Thursday, October 20, 2011

Three for Thursday: Must-See Documentary, Lessons from the Sox & Travel Ball

Be Sure to Watch (Or DVR) 'Miss Representation' Documentary

I’ve previously written about the powerful documentary, Miss Representation and how movingly and chillingly it lays out statistics and displays images to prove its case that the media treat women horribly and that this treatment has a dire impact on women, our daughters and our democracy. Featuring interviews with a wide range of women of all political stripes -- from the worlds of entertainment, political science and journalism -- Miss Representation is a must-see if you’re raising children who are learning from the media what it means to be female.

One of the saddest statistics in the documentary: The one about how 7-year-old girls and boys, in roughly equal numbers, say they want to be president but once they turn 15, the number of girls who want to be commander-in-chief plunges dramatically. (I reviewed the documentary, and the impact it has on kids here.)
I urge you to watch and/or tape/DVR the documentary which premieres tonight at 9 on OWN (Oprah Winfrey Network). It is slated to be repeated on OWN at 1 a.m. on Friday Oct. 21 and 10 a.m. on Saturday Oct. 22.

Lessons from the Sox

You know that horror story that’s continuing to unfold on Yawkey Way, the one about our family’s beloved Red Sox players phoning it in at the end of the season, drinking beer in the clubhouse while playing video games and eating buckets of fried chicken during games as the team collapsed in epic style, dropping from the American League East leaders to falling out of the playoffs?

In my house, the ongoing ugly saga has provided a host of heartbreaking lessons, teaching moments if you will:

The Importance of Loyalty: We heard a radio interview with a Picket Fence Post family favorite, Dustin Pedroia, who refused to push his teammates under the bus (even if they deserved it) after the media were filled with stories of ill-behaving ballplayers (which included reports of obnoxious behavior including drinking beer in the dugout, something the team angrily denies). Pedroia was honorable and modest and said he wants to play his entire career in a Red Sox uniform. They don't make many like him anymore.

The Importance of Hard Work/Cost of Not Working Hard: Pedroia, by all reports, gutted it out all season, as did Jacoby Ellsbury who had a good year. They earned and continue to receive our respect Those who seemed to be phoning it in (*cough Lackey*), and who have been described as failing to listen to the team’s trainers to keep fit, are finally being called to account for their slackery.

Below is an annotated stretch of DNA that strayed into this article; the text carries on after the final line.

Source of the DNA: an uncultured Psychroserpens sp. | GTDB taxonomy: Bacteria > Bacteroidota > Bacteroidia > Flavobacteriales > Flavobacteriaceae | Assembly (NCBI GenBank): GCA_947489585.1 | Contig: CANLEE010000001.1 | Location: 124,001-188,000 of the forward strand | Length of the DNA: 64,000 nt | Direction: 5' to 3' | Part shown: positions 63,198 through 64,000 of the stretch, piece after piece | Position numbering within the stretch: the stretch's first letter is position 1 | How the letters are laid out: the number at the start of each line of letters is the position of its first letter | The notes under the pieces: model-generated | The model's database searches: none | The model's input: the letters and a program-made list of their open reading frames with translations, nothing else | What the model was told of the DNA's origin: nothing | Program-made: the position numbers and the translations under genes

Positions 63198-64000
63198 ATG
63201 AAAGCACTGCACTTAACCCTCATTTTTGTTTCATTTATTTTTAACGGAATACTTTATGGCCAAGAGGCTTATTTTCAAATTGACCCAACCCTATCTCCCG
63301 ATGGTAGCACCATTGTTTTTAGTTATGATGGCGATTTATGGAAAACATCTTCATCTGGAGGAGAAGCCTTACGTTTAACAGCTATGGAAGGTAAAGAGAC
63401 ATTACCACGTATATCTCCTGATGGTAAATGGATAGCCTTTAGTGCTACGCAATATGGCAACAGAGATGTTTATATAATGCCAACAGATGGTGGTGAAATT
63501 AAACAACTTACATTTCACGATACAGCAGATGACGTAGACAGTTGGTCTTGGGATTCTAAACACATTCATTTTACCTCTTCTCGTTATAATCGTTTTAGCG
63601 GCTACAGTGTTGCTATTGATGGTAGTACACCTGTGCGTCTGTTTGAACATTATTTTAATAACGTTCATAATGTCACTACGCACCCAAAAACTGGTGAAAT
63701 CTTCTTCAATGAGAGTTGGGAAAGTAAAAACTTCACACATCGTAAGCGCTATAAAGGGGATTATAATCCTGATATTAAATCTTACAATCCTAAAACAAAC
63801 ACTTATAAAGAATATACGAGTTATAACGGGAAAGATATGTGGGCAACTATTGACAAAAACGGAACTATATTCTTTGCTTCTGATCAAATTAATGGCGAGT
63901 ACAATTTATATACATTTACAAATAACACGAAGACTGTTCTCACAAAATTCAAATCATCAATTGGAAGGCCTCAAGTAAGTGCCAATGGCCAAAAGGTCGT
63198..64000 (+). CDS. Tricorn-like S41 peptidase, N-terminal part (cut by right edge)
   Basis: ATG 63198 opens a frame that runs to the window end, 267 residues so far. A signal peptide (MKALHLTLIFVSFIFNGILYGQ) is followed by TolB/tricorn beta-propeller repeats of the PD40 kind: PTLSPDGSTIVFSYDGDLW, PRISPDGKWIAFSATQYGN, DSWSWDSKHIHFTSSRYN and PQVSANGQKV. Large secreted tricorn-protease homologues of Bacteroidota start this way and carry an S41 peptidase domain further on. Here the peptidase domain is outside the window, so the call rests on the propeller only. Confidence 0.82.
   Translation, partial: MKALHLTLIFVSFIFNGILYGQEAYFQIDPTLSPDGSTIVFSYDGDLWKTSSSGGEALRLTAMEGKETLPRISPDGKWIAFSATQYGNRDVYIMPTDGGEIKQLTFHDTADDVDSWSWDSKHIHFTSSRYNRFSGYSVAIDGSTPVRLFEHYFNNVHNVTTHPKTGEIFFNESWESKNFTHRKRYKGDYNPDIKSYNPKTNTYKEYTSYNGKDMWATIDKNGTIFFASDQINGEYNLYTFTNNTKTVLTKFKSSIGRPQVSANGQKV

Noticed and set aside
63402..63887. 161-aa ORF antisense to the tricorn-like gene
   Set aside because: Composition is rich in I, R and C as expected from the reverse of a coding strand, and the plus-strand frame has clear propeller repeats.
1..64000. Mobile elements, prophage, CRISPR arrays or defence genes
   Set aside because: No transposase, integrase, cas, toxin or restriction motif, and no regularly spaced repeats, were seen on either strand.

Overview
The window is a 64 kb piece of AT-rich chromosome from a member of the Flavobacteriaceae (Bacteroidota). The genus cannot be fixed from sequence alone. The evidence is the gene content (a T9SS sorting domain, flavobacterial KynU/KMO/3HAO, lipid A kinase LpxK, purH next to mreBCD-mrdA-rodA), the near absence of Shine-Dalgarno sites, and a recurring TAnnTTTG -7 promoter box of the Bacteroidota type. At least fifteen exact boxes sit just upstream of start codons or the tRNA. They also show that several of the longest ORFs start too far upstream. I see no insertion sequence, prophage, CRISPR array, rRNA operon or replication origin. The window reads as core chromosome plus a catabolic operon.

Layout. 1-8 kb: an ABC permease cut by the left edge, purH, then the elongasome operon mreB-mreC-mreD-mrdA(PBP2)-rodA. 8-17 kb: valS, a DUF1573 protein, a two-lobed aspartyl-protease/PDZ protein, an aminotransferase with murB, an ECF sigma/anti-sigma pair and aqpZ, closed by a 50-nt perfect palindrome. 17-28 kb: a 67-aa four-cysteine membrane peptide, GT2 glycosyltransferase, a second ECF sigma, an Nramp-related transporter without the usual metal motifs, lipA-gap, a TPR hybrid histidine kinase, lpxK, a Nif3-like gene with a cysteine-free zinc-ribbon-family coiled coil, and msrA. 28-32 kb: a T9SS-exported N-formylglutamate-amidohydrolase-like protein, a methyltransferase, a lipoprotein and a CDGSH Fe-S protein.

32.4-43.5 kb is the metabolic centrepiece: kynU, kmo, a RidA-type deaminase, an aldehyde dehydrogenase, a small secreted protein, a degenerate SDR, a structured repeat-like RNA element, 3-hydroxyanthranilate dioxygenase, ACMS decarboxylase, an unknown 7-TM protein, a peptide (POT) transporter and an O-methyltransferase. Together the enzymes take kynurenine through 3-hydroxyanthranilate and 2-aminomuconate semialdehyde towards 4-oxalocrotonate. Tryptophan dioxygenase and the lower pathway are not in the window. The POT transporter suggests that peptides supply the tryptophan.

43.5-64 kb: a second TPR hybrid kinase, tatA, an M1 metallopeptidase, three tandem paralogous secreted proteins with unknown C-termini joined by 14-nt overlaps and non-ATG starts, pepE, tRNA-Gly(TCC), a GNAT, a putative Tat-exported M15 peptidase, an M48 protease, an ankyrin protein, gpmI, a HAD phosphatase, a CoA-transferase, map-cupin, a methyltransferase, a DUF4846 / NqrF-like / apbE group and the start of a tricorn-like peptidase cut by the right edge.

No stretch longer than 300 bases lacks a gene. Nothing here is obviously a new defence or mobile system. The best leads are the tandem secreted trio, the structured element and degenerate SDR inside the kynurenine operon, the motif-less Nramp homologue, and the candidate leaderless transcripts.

The Damage Done By Betrayal: When very personal information about now ex-Red Sox manager Terry Francona was divulged, gossip about his marriage and his health, many people were steamed because it appeared as though folks from the Sox organization dimed him out as a way to pin blame on him. Though one of the owners, John Henry, denied that he was behind the personal reveals – the Boston Globe said that “a team source” told them that “Francona was distracted by marital issues and his use of pain medication” – some believe that the organization is culpable for the trashing with ESPN’s Gordon Edes writing, “the slime bucket is never far from reach on Yawkey Way.”

The Olde Towne Team sustained some tarnish over the past few weeks. The luster of those two recent World Series wins has been diminished. The Picket Fence Post kids are learning the hard way that baseball is sometimes harsh business and that, regardless of who’s playing/coaching/running the team now, they won’t be there as long as we fans are. To some players, they’re just wearing a company jersey and they don’t care what jersey it is. And it shows.

Travel Ball: The Good and the Bad

The results are in: Both The Girl and The Eldest Boy made travel basketball teams. This is both good and bad.

Good: It’s good in that neither of them had to suffer the indignity of getting cut (as one of them did last year). They’ll both play at more competitive levels and hopefully improve their play, perhaps learn a few valuable things along the way.

Bad: This means that they will have at least one in-town team practice and game a week AND one travel team practice and game a week. Four separate events, minimum. (You have to play on an in-town team in order to also be on a travel team.)

More Bad: The Spouse is going to coach The Eldest Boy’s travel team and has signed up to coach The Girl’s in-town basketball team. This is good for the kids, who love having The Spouse for a coach, but for me, that means that for two additional weeknights, The Spouse will be unavailable and I’ll be on my own should The Youngest Boy have a hockey game or practice. (The hockey practices are not on one set day or time and we sometimes receive precious little notice when the times are set.)

At least I can remind myself that basketball games are held inside, in climate controlled environments so I won’t freeze like I do when I watch the hockey games. However the downside is that I can’t sip coffee in the gym.

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